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Type: Journal article
Title: Postanalytical external quality assessment of urine albumin in primary health care: An international survey
Author: Aakre, K.
Thue, G.
Subramaniam-Haavik, S.
Bukve, T.
Morris, H.
Muller, M.
Lovrencic, M.
Plum, I.
Kallion, K.
Aab, A.
Kutt, M.
Gillery, P.
Schneider, N.
Horvath, A.
Onody, R.
Oosterhuis, W.
Ricos, C.
Perich, C.
Nordin, G.
Sandberg, S.
Citation: Clinical Chemistry (Washington, DC): international journal of molecular diagnostics and laboratory medicine, 2008; 54(10):1630-1636
Publisher: Amer Assoc Clinical Chemistry
Issue Date: 2008
ISSN: 0009-9147
Statement of
Kristin M. Aakre, Geir Thue, Sumathi Subramaniam-Haavik, Tone Bukve, Howard Morris, Mathias Müller, Marijana V. Lovrencic, Inger Plum, Kaja Kallion, Alar Aab, Marge Kutt, Philippe Gillery, Nathalie Schneider, Andrea R. Horvath, Rita Onody, Wytze Oosterhuis, Carmen Ricos, Carmen Perich, Gunnar Nordin and Sverre Sandberg
Abstract: BACKGROUND:Microalbuminuria (MA) is recognized as an important risk factor for cardiovascular and renal complications in diabetes. We sought to evaluate how screening for MA is conducted and how urine albumin (UA) results are interpreted in primary care internationally. METHODS:General practitioners (GPs) received a case history-based questionnaire depicting a male type 2 diabetes patient in whom UA testing had not been performed. Questions were related to type of urine sample used for UA testing, need for a repeat test, whether UA testing was performed in the office laboratory, and what changes in UA results were considered clinically important [critical difference (CD)]. Participants received national benchmarking feedback reports. RESULTS:We included 2078 GPs from 9 European countries. Spot urine samples were used most commonly for first time office-based testing, whereas timed collections were used to a larger extent for hospital-based repeat tests. Repeat tests were requested by 45%-77% of GPs if the first test was positive. Four different measurement units were used by 70% of participants in estimating clinically important changes in albumin values. Stated CDs varied considerably among GPs, with similar variations in each country. A median CD of 33% was considered clinically important for both improvement and deterioration in MA, corresponding to an achievable analytical imprecision of 14%, when UA is reported as an albumin/creatinine ratio. CONCLUSIONS:Guidelines on diagnosing MA are followed only partially, and should be made more practicable, addressing issues such as type of samples, measurement units, and repeat tests.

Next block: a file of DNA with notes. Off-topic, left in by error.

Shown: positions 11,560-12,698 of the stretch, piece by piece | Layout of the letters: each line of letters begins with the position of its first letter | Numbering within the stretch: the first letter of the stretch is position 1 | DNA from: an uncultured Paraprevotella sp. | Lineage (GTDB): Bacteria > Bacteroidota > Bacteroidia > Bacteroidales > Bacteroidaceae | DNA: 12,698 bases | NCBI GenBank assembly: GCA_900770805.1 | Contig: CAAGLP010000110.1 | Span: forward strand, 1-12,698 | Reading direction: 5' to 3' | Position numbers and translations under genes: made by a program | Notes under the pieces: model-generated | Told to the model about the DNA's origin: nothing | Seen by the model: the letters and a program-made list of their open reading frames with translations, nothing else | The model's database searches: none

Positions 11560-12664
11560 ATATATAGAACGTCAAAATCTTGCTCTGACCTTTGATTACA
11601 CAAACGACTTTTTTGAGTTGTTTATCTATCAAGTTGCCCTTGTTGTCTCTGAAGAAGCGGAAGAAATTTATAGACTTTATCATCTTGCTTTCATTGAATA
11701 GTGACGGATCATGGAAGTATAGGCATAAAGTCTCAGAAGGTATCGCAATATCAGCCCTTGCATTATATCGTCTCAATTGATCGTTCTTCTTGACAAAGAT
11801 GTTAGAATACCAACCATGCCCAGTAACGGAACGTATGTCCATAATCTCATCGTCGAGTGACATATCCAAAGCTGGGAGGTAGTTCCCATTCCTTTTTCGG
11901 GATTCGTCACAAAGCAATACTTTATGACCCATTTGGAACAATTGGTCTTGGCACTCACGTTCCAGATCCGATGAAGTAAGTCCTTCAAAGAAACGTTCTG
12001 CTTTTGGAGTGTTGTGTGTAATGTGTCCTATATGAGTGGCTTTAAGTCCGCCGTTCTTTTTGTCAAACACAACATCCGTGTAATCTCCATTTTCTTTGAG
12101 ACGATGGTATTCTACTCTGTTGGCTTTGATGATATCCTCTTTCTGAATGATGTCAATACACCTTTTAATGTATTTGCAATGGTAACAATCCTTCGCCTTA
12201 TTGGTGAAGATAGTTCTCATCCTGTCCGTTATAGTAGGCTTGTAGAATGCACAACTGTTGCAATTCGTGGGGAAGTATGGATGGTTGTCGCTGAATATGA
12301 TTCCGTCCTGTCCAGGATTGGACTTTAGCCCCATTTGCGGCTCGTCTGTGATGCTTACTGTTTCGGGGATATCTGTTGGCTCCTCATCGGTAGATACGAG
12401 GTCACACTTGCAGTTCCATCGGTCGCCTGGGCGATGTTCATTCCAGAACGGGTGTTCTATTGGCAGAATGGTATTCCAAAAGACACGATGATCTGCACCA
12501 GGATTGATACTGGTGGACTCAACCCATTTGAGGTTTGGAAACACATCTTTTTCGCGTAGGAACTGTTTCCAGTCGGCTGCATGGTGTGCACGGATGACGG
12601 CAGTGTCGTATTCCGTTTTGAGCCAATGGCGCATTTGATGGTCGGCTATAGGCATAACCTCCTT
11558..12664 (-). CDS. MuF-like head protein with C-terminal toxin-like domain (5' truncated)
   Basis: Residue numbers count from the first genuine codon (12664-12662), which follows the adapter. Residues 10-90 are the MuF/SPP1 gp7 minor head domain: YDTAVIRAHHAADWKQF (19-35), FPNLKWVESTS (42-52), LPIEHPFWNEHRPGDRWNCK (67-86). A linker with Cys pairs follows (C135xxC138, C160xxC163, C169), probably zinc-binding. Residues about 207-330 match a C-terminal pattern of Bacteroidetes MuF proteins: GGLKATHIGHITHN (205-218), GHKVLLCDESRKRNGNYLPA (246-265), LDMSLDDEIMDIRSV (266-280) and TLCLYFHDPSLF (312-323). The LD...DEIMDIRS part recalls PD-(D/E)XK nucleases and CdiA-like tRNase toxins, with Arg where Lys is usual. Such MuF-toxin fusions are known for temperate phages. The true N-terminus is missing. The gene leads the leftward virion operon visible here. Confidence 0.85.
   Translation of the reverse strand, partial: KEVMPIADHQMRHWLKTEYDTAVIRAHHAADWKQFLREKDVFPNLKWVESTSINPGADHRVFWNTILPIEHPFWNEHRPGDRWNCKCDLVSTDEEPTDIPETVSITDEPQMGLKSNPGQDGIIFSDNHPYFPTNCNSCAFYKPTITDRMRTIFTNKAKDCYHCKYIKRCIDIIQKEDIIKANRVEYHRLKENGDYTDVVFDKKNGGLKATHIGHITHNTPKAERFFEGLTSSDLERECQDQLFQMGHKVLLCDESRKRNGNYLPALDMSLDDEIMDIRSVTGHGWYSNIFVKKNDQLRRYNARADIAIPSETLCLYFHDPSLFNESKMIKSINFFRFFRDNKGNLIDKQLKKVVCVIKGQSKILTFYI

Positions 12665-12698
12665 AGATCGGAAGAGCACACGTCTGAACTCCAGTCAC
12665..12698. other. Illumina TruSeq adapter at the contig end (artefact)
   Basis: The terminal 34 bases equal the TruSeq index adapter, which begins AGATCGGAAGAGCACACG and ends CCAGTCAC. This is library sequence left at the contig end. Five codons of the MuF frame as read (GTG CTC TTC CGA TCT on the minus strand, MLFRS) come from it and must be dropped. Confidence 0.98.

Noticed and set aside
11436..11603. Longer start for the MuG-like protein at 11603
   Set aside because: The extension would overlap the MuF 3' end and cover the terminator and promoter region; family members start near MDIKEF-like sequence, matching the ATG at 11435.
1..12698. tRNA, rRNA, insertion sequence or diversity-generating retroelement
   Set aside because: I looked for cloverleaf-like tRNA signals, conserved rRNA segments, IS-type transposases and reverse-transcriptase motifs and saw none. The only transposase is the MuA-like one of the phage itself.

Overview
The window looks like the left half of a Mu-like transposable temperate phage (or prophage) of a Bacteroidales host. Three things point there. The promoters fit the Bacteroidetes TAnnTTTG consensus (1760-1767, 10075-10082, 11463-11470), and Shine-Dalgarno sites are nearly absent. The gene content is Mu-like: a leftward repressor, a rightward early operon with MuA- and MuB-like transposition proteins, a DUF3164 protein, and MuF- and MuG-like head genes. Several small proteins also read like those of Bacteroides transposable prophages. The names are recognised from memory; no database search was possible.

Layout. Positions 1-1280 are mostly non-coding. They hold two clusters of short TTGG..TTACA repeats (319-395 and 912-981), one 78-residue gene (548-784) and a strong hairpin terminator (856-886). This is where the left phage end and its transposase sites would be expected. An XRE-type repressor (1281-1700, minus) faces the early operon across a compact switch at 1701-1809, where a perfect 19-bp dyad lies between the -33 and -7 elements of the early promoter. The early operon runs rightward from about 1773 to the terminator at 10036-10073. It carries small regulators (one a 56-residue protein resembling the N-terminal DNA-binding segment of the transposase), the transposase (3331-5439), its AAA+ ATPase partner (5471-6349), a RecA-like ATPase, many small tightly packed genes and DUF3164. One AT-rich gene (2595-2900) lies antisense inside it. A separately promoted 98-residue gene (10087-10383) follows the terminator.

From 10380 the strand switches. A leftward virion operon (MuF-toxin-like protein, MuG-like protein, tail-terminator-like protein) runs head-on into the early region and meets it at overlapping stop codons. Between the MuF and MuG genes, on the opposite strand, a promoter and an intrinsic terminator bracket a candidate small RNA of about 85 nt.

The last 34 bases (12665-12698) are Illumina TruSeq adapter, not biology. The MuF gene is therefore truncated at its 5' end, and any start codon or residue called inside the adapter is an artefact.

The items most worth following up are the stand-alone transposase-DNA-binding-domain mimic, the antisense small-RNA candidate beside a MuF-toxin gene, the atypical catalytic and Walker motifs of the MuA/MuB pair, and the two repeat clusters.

Keywords: Humans
Diabetes Mellitus, Type 2
Specimen Handling
Quality Control
Primary Health Care
Surveys and Questionnaires
DOI: 10.1373/clinchem.2007.100917
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Appears in Collections:Aurora harvest
Molecular and Biomedical Science publications

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